in fact// i put the brush aside to write this


i cut red cabbage into tiny slices, onions
add a glass of red wine, chestnuts,
on the other plate
simmers a pot of venison

a starry sky so different from van gogh’s
of paint dots in my hair, arms, cheeks

“can we finish one thing properly before we start the next?”
my husbands says, a little angry&
i try–

my shoulders ache
from painting overhead
potato stamps wait half-cut, watercolor, brush
“not sure if this works out” i mumble,
wipe my hands, lay the table
“i invited miriam” i smile,

balancing around an unhinged door,
bathroom mirror//
on the floor, three paint pots
“has to dry now– will continue later”
&it’s close to midnite
cleaning-rags dance in a tight embrace
with spilled paint, cobwebs,

drapes breathe in the night air, flower fields,
the ones, that i sewed yesterday,
that look like little moons
in abstract landscape
&the humming of my old machine
as threads slide through a mace of steel

touch story after story
listening, my hands brush over seams
of dresses for the girls,
piles of pants for tim//for me

&all that’s whispering along
her patient melody


for dVerse where Victoria has us write ART..


31 responses to “in fact// i put the brush aside to write this

  1. My favorite lines – cleaning rags dance in a tight embrace, the flower fields (fun curtains from potato stamps that look like moons) and ‘story after story’..havoc, yet you took notice of every detail and made the poem sing like the sewing machine…

  2. Well.. top of the early early morning to ya Claudia.. and i continue to love the way you incorporate your poetic expressions to meet the regular of everyday life and to celebrate it as amazing life still…

    And that’s truly what you do here.. in the ART of LIFE.. overall…

    successfully as such.. from brush to ceiling in full tow of life!

  3. You have painted an abstract of life, Claudia. Sometimes one thing is not finished before the next is begun…but in the end, not unlike a sketch in a sketchbook or a poem, it all comes together in the end.

  4. Thanks for laying down the brush and for picking itup again–a rhythm that–like that of the sewing machine and keyboard–whisper patience, melody, harmony. What a busy poem!

  5. I think red cabbage is perfect in winter and have a sweet and sour recipe I like. It is nice to see how your room develops throughout your poetry. Like your husband, I can find the mess a bit overwhelming but in the end it is the result that counts, isn’t it?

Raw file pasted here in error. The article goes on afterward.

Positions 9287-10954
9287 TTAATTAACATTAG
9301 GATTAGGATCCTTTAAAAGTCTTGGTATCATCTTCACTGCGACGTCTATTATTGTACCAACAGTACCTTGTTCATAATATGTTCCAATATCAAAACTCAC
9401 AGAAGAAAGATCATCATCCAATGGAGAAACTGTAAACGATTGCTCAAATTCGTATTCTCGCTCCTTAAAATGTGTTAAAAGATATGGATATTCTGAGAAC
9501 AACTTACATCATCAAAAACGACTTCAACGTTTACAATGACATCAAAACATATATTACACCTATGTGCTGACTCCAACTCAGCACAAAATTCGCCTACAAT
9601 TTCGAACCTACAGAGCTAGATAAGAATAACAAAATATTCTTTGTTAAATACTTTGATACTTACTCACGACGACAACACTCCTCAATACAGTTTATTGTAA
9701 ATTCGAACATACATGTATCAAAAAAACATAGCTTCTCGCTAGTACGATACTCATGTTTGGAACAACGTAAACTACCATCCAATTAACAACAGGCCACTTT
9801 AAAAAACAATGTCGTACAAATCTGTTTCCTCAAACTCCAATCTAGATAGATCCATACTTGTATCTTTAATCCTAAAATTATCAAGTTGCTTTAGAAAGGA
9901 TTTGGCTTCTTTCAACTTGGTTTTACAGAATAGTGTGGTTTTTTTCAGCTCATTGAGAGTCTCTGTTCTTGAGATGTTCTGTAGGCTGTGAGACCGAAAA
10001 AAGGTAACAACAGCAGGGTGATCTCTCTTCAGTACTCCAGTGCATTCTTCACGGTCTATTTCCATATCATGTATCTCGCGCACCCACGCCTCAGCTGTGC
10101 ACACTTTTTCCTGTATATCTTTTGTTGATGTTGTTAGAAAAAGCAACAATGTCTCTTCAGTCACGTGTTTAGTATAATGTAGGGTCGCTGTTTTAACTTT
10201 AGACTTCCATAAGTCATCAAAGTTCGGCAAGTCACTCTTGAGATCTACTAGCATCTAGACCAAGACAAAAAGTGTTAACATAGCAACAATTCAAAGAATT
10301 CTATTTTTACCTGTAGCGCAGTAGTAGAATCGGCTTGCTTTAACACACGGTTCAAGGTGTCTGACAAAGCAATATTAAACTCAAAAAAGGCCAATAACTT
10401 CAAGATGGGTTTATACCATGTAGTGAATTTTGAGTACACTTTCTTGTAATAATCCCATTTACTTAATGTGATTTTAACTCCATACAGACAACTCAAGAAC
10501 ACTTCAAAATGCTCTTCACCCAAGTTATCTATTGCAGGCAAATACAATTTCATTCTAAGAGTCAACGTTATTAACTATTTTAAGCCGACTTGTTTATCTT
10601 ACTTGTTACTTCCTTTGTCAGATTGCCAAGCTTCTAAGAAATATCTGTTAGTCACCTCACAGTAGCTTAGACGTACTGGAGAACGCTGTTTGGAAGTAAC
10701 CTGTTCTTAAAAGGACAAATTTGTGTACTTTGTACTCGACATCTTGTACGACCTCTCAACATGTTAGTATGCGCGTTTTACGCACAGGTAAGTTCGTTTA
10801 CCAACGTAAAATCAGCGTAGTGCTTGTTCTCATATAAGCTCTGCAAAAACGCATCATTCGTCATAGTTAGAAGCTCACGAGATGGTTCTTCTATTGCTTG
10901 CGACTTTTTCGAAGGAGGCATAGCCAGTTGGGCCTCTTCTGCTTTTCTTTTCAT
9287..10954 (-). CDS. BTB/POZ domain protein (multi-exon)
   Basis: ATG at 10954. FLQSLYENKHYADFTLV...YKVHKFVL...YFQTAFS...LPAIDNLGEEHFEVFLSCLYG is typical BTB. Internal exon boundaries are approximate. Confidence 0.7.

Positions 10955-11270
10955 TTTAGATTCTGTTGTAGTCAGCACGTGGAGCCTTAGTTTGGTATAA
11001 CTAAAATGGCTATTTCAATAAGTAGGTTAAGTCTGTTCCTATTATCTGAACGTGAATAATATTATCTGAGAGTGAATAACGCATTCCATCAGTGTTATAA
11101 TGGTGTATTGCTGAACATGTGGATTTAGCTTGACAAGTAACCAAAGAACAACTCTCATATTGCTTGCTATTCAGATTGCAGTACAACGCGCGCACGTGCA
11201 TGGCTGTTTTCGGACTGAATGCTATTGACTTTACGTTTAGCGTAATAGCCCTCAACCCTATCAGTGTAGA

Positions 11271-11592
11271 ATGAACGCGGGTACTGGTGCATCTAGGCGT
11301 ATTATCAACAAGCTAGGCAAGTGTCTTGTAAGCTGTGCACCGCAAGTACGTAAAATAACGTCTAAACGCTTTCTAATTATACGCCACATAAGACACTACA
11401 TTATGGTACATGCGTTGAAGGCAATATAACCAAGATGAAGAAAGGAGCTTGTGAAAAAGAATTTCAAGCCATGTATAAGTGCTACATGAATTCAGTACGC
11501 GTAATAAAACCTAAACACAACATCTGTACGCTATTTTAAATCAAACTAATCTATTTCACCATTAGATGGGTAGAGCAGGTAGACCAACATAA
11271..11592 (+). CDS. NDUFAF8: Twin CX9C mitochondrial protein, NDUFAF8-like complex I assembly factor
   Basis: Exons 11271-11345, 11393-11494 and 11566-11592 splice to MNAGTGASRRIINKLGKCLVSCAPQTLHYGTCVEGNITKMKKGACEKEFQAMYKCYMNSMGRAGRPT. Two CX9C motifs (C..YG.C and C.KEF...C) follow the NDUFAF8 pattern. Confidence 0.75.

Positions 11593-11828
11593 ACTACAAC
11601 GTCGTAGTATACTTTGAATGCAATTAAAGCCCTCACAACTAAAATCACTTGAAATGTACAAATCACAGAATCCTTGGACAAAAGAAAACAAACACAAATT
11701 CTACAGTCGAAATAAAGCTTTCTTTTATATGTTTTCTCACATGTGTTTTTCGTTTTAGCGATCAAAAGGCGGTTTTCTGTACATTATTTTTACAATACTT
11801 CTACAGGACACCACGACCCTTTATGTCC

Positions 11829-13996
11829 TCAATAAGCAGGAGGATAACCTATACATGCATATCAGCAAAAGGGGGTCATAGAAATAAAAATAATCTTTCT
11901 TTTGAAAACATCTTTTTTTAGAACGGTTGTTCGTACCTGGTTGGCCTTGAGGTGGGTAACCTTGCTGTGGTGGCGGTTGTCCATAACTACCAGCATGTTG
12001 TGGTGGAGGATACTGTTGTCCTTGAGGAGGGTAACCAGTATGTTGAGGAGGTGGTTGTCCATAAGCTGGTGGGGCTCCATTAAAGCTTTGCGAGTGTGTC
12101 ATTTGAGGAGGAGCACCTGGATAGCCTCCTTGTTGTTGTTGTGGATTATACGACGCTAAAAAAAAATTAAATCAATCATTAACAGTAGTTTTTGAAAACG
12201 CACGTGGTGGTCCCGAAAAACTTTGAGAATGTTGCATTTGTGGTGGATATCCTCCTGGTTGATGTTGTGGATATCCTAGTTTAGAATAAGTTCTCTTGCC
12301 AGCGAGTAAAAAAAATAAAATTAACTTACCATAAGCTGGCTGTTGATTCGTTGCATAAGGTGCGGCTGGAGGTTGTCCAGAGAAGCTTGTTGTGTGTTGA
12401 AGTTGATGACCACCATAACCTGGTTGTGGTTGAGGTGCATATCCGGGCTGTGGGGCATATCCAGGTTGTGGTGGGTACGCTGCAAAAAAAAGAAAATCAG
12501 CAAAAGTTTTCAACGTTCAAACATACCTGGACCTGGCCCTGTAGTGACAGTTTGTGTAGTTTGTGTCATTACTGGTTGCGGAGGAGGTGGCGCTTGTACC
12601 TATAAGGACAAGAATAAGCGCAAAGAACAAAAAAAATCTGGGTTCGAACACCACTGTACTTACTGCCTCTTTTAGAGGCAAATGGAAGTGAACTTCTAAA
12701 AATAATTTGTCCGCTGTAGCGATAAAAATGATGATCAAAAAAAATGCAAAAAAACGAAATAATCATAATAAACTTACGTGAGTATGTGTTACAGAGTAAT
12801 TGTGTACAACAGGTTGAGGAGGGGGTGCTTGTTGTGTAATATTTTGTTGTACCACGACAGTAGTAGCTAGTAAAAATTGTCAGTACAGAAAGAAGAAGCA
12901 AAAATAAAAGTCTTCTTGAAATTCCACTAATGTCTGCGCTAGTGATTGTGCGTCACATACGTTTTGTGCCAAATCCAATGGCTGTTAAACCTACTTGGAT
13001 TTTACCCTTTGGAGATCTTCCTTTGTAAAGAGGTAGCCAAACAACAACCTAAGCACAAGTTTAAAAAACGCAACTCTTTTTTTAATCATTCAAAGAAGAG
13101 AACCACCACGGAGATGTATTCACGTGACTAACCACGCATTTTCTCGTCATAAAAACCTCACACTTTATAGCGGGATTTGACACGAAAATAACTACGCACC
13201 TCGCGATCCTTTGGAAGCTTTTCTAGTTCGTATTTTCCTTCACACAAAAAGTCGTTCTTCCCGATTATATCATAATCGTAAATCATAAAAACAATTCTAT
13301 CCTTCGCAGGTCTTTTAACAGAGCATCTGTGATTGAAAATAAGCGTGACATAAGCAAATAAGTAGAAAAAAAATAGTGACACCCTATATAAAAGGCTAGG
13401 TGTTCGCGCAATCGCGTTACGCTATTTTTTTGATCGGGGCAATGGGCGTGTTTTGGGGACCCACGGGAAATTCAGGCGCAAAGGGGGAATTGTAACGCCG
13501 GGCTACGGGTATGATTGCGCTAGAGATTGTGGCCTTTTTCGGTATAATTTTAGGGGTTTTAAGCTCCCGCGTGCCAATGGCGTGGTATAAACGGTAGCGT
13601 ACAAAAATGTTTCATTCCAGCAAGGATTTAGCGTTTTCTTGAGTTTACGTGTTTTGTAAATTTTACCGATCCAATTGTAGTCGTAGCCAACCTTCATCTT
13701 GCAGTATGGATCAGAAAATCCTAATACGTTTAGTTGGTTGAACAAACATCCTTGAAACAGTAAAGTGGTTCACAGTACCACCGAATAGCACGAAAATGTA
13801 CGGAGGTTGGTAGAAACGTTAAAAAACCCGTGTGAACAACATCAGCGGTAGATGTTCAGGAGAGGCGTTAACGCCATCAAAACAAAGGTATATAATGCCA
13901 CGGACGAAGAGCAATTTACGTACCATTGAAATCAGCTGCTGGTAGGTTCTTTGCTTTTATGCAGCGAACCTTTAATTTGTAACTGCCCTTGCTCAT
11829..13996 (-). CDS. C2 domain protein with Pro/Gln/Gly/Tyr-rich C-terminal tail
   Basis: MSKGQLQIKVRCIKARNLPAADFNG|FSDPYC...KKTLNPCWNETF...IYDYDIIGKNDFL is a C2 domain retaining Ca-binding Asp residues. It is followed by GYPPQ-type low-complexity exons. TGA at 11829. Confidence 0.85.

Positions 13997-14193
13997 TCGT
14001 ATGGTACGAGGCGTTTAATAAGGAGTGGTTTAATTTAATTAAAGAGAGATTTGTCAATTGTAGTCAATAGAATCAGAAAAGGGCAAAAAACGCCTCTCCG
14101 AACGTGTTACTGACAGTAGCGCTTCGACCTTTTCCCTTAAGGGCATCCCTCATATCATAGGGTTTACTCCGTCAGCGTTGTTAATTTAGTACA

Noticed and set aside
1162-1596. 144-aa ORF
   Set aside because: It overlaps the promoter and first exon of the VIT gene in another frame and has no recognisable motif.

6. Living & loving life to the fullest is always an Art form, & if your poetry reflects much of your actual life, & I suspect that it does, then I am preaching to the choir here. I do not have the strength, balance, or dexterity to paint my own house any more, but back in the day, I used to enjoy it; even had a stinky bag of old paint clothes in the closet, & one old pair of glasses mostly speckled with yesterday’s rainbow. Liked your lines /a starry sky so different from van gogh’s/of paint dots in my hair, arms, cheeks/.

  7. I’m laughing–my husband’s a very messy, but oh-so-good cook. Let’s see what happens when I get back to Reno.

    I love everything about this poem–so full of great detail, fun. I really want to see a photo when it’s all done. You would love our new kitchen here in the desert. It’s so open–lots of space to clean up after.

  8. I love each detail – the paint dots, the supper simmering, the little moons – beautifully painted and filled with charm – we are in the midst of re-doing our main floor bathroom – in colors of sea glass, frosted pale green, aqua, blue and gray- cant wait for it to be completed!

  9. Beautifully written, Claudia. Your opening stanza made me hungry! I haven’t potato stamped in years–makes me want to give it a try again with my kids. Lovely, lovely piece.

  10. Pretty cool close in the end there, how it all blends in—each art its own song but together forming a much larger composition and how you feel that in your fingers as they run over them. Potato stamps can be fun. Part of art is realizing that it does not all work, but for fear of failing, if we do not try, we will miss it, every time.

  11. It’s so challenging to go on with ‘life as usual’, when we undertake projects in the house. I like how you included so many facets of this. Hope you finish soon.